Add More Green to Your Life

Don't throw away those plant cuttings—propagation is easy, and fun!

When your plant’s foliage is getting wild, you trim it back. But what do you do with the cuttings? If you’re throwing them away, you might be wasting a great opportunity. Did you know that some plants can grow an entirely new plant just from a section of vine with active growth points? It’s true! All plants are gifts, but propagator plants are the gifts that keep on giving.

Once you learn how to propagate plants, it’s easy to create a home garden that’s brimming with new life. We’ll teach you everything there is to know about which plants can be propagated, how, and what you’ll need to do it right.

What is Propagation

Propagation is the process by which you can create a new plant from a parent plant’s clippings. There are different methods for propagating plants, but all involve using a segment of the plant’s vine, stem, or leaf to develop a separate plant.

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Which Plants Can Be Propagated?

Not all plants can be propagated. Before attempting to propagate a plant, make sure it is one of the varieties that allow you to multiply your efforts. We recommend beginning with easily propagated plants, like:

Methods for Propagating Plants

The method you choose for propagating plants depends on two factors: how that plant can be propagated and how you’d like to enjoy it within your home design. The great news is, all methods for propagating plants are fairly easy.

Propagating Plants in Soil

In this technique, the cuttings are placed in soil. Eventually, the base of the cutting will grow roots in the soil and sprout new leaves. This is ideal for those who want to establish full-sized plants from their cuttings. If you like the look of your plant in a pot or are looking to gift a potted plant to someone, plants propagated in soil are the perfect fit.

Ideal for: Spider Plant

The best way to propagate a Spider Plant is to wait for your parent plant to send off pups. These little offshoots start as flowers on the vine before turning into baby spider plants. Look for small nodes that develop at the base of the pup. The nodes are what will turn into roots once planted in soil. Set the plant in a small pot of soil and give it some water to help it settle in.

Propagating Plants in Water

To root plants in water, all you need is a cutting and a vase with water. Even without soil or nutrients, cuttings in water can survive, develop roots, and continue to sprout new leaves.

This method won’t produce the same full-sized plants that the soil method does, but it’s about as low maintenance as you can get. Simply replace the water in the vase weekly to keep it fresh. These are perfect for setting in window sills, shelves, or in other small areas where you’d like to add a little life and color.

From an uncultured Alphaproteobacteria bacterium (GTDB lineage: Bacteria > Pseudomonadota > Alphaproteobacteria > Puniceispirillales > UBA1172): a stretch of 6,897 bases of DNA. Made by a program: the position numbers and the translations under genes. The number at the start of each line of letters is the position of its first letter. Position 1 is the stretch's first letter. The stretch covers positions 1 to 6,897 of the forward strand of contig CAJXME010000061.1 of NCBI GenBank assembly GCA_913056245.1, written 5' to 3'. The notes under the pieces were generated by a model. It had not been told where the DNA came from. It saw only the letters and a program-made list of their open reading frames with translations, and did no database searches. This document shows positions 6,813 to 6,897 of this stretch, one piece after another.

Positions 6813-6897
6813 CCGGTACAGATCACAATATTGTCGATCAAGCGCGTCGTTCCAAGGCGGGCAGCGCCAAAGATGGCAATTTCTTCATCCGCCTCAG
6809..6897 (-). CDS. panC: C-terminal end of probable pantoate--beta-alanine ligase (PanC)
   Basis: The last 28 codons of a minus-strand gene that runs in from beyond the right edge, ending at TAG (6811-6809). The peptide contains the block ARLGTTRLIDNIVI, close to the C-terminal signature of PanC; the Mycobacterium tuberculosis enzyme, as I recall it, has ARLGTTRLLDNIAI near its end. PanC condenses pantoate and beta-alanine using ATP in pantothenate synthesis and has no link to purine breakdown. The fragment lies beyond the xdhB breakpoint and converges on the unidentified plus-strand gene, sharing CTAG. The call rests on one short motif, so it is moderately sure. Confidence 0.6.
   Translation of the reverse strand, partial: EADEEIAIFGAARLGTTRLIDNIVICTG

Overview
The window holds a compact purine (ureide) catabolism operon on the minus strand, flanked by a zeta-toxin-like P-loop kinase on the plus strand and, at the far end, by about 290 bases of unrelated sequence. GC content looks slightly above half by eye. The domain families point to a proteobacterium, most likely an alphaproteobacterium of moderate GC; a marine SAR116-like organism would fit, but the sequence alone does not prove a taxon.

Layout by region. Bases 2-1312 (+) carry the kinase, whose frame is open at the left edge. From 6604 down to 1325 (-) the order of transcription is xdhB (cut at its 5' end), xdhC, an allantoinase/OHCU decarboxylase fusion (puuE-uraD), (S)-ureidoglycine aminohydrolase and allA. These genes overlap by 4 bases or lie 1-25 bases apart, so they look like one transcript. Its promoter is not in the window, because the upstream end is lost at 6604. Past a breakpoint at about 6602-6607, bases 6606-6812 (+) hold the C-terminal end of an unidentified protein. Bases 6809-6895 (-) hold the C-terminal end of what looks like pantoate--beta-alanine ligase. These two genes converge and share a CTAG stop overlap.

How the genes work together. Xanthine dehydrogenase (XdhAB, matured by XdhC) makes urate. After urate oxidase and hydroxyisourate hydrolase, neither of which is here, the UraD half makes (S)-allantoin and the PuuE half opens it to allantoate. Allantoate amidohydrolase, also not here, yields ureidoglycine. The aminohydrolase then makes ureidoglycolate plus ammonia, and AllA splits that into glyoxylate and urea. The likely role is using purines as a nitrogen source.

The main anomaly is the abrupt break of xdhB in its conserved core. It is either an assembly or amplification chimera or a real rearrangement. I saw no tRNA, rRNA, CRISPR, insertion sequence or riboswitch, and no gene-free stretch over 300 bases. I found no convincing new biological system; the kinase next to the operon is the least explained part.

Ideal for: Marble Queen Pothos

Looking for an adorable way to dress up a window sill or bookshelf? Propagating Marble Queen Pothos Plants in our Propagation Vases is the easiest way to make a statement with limited space. The key is selecting the right vine on your parent pothos plant. Look for vines with a few leaves and small nodes. These nodes will grow into roots once set in water. Snip off the vine just below the node. Take off any lower leaves that will get submerged in the water of your vase. Then fill the vase with water and set the vine in water.

Ideal for: Rosemary

Rosemary is a hardy plant that looks great everywhere from backyard hedges to kitchen counters. Rather than buying multiple plants for each of these settings, just create them using water propagation. Cut off a sprig of rosemary that has fresh growth. Look for 4 to 5 inches of green stem. If the stem looks brown or woody, it’s old-growth and won’t propagate well.

Remove the bottom leaves from the sprig so they aren’t submerged when you place the rosemary in a glass filled with an inch of water. Refresh the water every few days. The rosemary should grow new roots in a few weeks, but it may take longer due to the temperature or time of year. As long as your sprig hasn’t turned brown or lost leaves, it’s healthy. Just be patient as it works to spread its legs.

What You'll Need

(5 Recommended)

Handy tools to keep your home filled with greenery.

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What You'll Need

(5 Recomended)

Handy tools to keep your home filled with greenery.

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Tools You’ll Need to Propagate Plants

Pruning Shears

Getting a clean cut is crucial when propagating plants. Dull shears tend to tear stems rather than slice through them, leaving the stem less able to produce new root growth. Top-quality shears are sharp enough to provide a clean cut, which is the ideal surface from which roots can sprout. Our Pruning Shears are made to the highest standard with chrome-plated carbon-steel blades to ensure the best cut, every time.

Propagation Vases

If you’re going the route of water propagation, you’ll want a glass vase. This makes it easier to see when your water could use a refresh. Our Propagation Trio features three glasses of varying shapes and sizes, all made with glass and beautiful brass necks.

Potting Mix

Those opting to propagate in soil will need potting mix. This Miracle-Gro® Houseplant Potting Mix provides the perfect amount of nutrients your cuttings will need to grow. We especially favor this nutrient-rich formula because the ingredients make it less prone to unwelcome visitors, like gnats.

More to Discover

Keep your new plants growing strong with these expert tips.